A Translation Tutorial at the ACM conference on Fairness, Accountability, and Transparency (FAT*) 2020, 27th January, 2020 in Barcelona, Spain.
The activities and interactions of hundreds of millions of people worldwide are recorded as digital traces. These data offer increasingly comprehensive pictures of both individuals and groups on different platforms, but also allow inferences about broader target populations beyond those platforms. Notwithstanding the many advantages, studying the errors that can occur when digital traces are used to learn about humans and social phenomena is essential. Incidentally, many similar errors also affect survey estimates, which survey designers have been addressing for decades using error conceptualization frameworks, most notably the Total Survey Error Framework (TSE).
In this tutorial, we will first introduce the audience to the concepts and guidelines of the TSE and how they are applied by survey practitioners in the social sciences, guided by our interdisciplinary background and experience. Second, we will introduce our own conceptual framework to diagnose, under- stand, and avoid errors that may occur in studies that are based on digital traces of humans. Our framework leverages the systematic approach of the TSE and maps its concepts to digital trace settings where applicable. Participants will hence gain insights on (i) how to critically reflect on survey research based on the TSE and (ii) how to translate the recommendations of the TSE to a digital trace setting.
This tutorial aims to translate expert knowledge from survey methodology that is typically applied in social science research to a broader interdisciplinary community, especially to those researchers who work with behavioral data collected from digital sources. We expect this tutorial to be of interest for participants from a variety of disciplinary backgrounds (e.g. computer science, information science, linguistics, sociology, psychology, political science, demography), particularly those who are interested in leveraging novel forms of digital traces for drawing inferences in areas such as public opinion, healthcare or public policy.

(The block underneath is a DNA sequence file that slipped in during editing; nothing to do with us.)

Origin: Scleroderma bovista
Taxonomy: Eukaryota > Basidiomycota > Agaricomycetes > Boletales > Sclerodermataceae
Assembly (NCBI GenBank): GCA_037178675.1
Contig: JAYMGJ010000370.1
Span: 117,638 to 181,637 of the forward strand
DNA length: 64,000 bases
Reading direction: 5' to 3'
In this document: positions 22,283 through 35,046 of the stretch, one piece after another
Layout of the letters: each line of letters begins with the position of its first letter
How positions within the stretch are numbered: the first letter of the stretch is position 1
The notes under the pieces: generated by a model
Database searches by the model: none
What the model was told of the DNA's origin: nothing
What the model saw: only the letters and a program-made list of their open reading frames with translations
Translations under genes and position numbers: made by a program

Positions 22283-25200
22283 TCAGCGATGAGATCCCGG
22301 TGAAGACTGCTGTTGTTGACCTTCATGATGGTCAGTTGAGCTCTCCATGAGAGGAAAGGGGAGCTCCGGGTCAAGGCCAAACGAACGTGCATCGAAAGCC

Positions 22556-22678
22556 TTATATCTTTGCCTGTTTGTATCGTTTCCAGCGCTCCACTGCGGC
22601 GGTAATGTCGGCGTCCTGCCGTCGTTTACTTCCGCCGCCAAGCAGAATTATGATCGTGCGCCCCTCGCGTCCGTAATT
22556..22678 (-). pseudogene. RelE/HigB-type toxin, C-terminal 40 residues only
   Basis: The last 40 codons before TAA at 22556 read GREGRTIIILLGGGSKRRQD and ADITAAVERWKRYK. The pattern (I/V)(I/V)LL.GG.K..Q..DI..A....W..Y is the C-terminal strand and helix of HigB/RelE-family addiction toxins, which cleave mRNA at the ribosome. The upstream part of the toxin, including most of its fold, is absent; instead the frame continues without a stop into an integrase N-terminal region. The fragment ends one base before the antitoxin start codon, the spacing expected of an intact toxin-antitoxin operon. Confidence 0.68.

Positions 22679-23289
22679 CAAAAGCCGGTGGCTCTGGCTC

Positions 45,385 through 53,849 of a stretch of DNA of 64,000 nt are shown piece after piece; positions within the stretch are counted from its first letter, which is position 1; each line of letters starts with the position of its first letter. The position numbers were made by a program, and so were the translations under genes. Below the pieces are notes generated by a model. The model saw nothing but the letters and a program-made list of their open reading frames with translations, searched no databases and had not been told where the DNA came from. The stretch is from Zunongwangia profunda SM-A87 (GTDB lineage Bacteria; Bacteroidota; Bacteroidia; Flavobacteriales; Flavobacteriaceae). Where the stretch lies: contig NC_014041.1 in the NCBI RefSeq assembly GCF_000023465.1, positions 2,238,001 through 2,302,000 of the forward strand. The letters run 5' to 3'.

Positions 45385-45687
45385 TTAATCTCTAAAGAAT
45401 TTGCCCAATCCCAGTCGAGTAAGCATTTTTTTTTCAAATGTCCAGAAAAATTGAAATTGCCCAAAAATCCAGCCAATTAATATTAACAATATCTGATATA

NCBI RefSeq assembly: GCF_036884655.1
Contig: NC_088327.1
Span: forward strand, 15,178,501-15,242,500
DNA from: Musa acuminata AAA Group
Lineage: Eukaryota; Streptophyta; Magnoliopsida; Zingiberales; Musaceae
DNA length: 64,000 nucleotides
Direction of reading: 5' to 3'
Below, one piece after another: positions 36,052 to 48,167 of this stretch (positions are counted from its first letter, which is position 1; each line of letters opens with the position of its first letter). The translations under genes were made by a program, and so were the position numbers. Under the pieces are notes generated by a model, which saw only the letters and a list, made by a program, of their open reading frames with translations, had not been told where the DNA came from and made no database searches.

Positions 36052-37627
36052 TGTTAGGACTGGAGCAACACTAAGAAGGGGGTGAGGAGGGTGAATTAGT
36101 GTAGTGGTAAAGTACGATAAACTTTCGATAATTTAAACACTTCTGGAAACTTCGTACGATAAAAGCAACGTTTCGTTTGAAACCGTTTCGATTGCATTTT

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Indira Sen is a doctoral candidate in Computational Social Science at GESIS, Leibniz Institute for the Social Sciences in Cologne, Germany. She is interested in understanding biases in inferential studies from digital traces, with a focus on natural language processing.
Dr. Fabian Flöck is a post-doctoral researcher at the Computational Social Science department at GESIS and team leader of the ‘Data Science’ team. He is interested in open and transparent data science, natural language processing, human computation, and collaborative production processes.
Dr. Katrin Weller is an information scientist working at the Computational Social Science department at GESIS and team leader of “Social Analytics and Services”. Her research focus is on social media, new types of research data and data preservation, scholarly communication & altmetrics, web users and communication structures.
Dr. Bernd Weiß is head of the GESIS Panel, a probability-based mixed mode panel, and deputy head of the department Survey Design and Methodology at GESIS, Mannheim. His research interests focus on methods of empirical research in the social sciences (especially, survey methodology, and research synthesis).
JProf. Dr. Claudia Wagner is an assistant professor in Computer Science at University Koblenz-Landau and the interim Scientific Director of the Computational Social Science department at GESIS. Her research focuses on methodological challenges that arise when using digital trace data to build models of human behavior and attitudes and the impact of the digitalization on society and science.